Neil Schemenauer's Web Log


November 26, 2010

Sasktel's new 3G+ network

Sasktel has been recently bragging about their new "3G+" network. For a change, it actually is something worth bragging about. Cell phone technology is extremely complicated. There is an old saying that the good thing about standards is that there are so many to choose from. Cellular network people have taken that idea to a whole new level.

Johannes Lindenbaum has a pretty good explaination of the situation. In summary, Sasktel, Telus, and Bell are all deploying UMTS/HSPA networks that use the 850/1900 MHz bands. New phones will have SIM cards and so you can switch phones just by moving the SIM card. People in other countries had this feature with their GSM phones for long time already (many places it is required by law). We North Americans are a little slow.

The buzz is that Sasktel is selling SIM cards to be used with unlocked phones. This is much bigger news than the supposed superior data speed of the "3G+" network, IMHO. People have already been buying iPhones elsewhere and then buying a $10 SIM card from Sasktel to activate them. Obviously you still have service fees but being able to buy and sell phones and easily move them between providers is a huge deal.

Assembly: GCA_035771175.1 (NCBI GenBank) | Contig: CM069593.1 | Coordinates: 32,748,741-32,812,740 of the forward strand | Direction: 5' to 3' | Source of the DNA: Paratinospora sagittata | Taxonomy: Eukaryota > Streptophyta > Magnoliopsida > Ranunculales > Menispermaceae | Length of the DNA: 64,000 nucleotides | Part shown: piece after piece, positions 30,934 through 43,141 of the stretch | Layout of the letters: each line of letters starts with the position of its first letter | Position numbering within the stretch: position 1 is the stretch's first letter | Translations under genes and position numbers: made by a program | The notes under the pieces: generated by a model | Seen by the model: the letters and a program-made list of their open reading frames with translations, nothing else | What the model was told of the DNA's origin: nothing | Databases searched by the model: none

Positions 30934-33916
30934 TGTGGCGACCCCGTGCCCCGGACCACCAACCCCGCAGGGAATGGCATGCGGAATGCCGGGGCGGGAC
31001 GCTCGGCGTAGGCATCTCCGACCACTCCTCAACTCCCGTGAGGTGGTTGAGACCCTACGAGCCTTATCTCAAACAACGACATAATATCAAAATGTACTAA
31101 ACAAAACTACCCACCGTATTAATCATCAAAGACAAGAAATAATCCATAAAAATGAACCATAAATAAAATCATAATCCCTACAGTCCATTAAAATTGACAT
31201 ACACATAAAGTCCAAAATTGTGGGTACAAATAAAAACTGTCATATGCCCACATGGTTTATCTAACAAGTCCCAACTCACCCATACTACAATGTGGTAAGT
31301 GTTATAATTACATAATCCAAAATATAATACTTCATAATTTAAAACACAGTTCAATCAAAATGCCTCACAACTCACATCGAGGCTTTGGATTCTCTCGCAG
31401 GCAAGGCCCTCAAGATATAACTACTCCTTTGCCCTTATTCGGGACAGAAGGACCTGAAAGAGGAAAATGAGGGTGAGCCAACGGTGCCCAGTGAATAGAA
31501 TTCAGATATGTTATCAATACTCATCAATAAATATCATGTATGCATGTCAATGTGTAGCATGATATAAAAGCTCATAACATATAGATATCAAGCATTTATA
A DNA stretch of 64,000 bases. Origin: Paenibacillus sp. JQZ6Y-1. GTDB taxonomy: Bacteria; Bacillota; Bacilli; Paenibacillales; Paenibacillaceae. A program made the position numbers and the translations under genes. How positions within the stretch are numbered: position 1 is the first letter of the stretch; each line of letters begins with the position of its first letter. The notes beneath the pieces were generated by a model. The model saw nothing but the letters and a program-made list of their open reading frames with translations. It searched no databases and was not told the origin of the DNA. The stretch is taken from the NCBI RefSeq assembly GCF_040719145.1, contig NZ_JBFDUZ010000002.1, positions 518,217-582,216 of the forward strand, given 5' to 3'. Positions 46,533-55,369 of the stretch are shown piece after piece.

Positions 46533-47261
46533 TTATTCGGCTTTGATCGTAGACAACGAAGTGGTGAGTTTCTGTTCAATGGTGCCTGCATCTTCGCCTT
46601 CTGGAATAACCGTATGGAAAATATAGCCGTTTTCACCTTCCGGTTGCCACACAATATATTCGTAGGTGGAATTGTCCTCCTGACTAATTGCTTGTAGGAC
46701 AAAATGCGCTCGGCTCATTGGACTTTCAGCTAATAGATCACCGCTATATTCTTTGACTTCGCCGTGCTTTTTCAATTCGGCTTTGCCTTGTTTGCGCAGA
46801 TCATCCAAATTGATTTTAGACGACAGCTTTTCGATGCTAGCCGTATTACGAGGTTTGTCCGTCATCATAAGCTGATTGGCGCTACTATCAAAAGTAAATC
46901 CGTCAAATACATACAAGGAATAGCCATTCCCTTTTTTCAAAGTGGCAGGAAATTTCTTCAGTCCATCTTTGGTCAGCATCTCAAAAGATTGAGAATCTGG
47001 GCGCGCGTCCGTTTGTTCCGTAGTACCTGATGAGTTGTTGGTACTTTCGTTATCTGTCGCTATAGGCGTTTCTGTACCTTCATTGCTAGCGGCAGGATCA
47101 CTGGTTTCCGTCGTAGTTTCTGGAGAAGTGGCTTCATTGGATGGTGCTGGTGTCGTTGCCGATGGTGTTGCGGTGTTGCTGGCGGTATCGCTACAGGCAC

Want to buy a phone to use on the Sasktel 3G+ network? Minimally, it must support UTMS on 850 and 1900 MHz. That will give you voice service. Watch out, some phones support GSM on 850 and 1900 and UTMS on 900 and 2100 and sometimes the labeling can be confusing. Most UTMS/HSPA networks in the USA use the 900/2100 bands and those phones will not work. AT&T uses 850/1900. The phone should support HSPA if you want data services (I'm not sure about the difference between HSPA, HSPA+, and HSDPA). The phone needs to be "unlocked". Because phones are often sold at a loss, companies lock them to a single SIM card so they have to be used on a certain network. Courts have ruled that it is legal to break this "lock" (usually you just need a numeric code) so you can use any SIM. If the phone does not come unlocked you can usually pay someone to unlock it for about $20.

One final note, you don't need a "smartphone" (another marketing term) or a data plan to get on the 3G+ network. All you need is a phone that supports UTMS on the 850/1900 Mhz bands. Finally take this information with grain of salt. I'm not an expert so do your own research before spending big money on something like a Nexus S. ;-)